Three years ago, Champaign, Ill., remodeler Darcy Bean began to exclusively use cabinetry built by Amish craftsmen in his kitchen renovations. “It has a furniture-like feel, flexible design, and there's a range of finish choices; whatever you can dream up they can make,” he says.

His customers also react positively to the beautiful cabinetry — in a way they never reacted to stock or other custom cabinetry. Bean has not had to market the cabinetry at all; he just takes his customers to see recent installations and they are sold. He says clients enjoy the process of choosing finishes and details that reflect their personal style.

Bean works with a kitchen designer who uses only Amish-made products. Bean had used Amish cabinets in the past, but the group's religious belief of eschewing electricity and phones made it difficult to communicate changes. His designer lives near many of these shops and is able to convey information about changes in person.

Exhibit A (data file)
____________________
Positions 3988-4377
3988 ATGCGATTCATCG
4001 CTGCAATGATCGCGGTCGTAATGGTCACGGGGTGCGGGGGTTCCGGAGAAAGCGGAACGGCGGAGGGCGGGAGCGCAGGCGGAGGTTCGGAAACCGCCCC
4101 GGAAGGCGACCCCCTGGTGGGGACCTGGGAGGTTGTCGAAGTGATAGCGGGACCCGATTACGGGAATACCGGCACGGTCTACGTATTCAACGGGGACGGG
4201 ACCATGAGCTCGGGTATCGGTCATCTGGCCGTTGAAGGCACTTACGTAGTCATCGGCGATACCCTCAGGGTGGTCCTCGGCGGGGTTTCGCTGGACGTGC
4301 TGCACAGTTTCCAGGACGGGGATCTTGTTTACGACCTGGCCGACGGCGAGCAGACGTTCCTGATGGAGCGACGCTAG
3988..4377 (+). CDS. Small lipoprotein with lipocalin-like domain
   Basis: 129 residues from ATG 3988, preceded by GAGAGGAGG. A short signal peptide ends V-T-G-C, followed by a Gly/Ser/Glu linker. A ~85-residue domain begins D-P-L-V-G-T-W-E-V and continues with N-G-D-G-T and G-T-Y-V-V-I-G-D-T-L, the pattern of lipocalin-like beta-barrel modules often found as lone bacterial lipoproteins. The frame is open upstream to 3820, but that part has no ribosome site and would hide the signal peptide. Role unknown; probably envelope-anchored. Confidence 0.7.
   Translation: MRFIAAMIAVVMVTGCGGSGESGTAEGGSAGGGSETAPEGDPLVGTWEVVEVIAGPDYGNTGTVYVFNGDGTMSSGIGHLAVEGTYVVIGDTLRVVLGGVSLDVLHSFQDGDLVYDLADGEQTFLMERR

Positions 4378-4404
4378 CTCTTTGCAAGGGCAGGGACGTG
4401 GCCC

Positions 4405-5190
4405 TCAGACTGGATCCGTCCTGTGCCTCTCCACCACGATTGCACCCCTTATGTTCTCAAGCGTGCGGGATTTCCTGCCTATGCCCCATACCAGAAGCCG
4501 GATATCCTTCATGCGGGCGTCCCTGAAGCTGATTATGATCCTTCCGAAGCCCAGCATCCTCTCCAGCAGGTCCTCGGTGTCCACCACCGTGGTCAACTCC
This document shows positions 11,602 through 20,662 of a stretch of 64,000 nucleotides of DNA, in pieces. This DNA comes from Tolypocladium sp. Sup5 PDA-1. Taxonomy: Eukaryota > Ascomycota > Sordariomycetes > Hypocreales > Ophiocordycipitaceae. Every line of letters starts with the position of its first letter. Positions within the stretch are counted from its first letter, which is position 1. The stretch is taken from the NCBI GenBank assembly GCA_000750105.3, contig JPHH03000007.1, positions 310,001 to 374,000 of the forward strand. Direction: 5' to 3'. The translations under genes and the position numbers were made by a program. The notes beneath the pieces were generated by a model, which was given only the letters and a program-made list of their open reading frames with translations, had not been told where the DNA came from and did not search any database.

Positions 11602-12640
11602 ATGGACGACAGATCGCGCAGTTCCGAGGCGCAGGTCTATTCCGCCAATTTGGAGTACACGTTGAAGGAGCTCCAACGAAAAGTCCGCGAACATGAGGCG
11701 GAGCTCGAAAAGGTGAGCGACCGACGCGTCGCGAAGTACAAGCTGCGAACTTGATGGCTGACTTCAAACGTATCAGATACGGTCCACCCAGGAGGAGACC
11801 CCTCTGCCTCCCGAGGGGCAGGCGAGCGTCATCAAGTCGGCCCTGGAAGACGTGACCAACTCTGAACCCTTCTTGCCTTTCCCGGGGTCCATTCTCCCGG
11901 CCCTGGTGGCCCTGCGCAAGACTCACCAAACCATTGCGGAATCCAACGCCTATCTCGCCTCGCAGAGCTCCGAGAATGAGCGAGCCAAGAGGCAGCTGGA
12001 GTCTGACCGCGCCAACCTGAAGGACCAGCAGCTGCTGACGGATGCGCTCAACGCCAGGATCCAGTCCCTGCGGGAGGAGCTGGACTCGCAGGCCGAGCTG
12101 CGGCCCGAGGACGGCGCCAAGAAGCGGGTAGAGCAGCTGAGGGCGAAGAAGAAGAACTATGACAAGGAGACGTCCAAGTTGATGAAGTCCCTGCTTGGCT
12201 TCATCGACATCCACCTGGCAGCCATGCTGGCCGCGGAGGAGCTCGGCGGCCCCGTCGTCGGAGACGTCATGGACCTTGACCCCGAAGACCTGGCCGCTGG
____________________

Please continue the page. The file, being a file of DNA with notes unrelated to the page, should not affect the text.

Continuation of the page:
Thomas Bozada

According to Bean, Amish cabinetmakers use a wood finish that is both beautiful and durable. “Unlike most stock cabinets, the Amish start with a wood conditioner, which allows the wood to evenly absorb the hand-applied stain,” he says. They also add two coats of catalyzed varnish. The shops use full-extension slides, create finished interiors, and make corner cabinet doors that pull shelves forward when opened.

For one kitchen remodel, a shop made a custom base cabinet specifically tailored to hold the client's set of pots and pans. The custom cabinetry is more reasonably priced than higher-end stock cabinet lines. However, Bean does adjust his schedule because the Amish cabinetry takes eight weeks for delivery versus three weeks for stock cabinets.